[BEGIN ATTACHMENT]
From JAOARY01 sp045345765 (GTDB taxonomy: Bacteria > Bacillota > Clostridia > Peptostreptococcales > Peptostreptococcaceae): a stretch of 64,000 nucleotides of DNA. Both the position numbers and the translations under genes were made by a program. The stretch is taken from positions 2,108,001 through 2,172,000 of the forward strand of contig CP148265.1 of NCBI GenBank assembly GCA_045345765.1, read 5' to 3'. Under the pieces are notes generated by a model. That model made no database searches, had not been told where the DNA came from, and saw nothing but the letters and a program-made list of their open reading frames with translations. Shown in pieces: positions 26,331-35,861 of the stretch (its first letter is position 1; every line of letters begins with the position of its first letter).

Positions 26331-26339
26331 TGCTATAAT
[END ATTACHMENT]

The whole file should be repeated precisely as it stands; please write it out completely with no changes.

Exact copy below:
From JAOARY01 sp045345765 (GTDB taxonomy: Bacteria > Bacillota > Clostridia > Peptostreptococcales > Peptostreptococcaceae): a stretch of 64,000 nucleotides of DNA. Both the position numbers and the translations under genes were made by a program. The stretch is taken from positions 2,108,001 through 2,172,000 of the forward strand of contig CP148265.1 of NCBI GenBank assembly GCA_045345765.1, read 5' to 3'. Under the pieces are notes generated by a model. That model made no database searches, had not been told where the DNA came from, and saw nothing but the letters and a program-made list of their open reading frames with translations. Shown in pieces: positions 26,331-35,861 of the stretch (its first letter is position 1; every line of letters begins with the position of its first letter).

Positions 26331-26339
26331 TGCTATAAT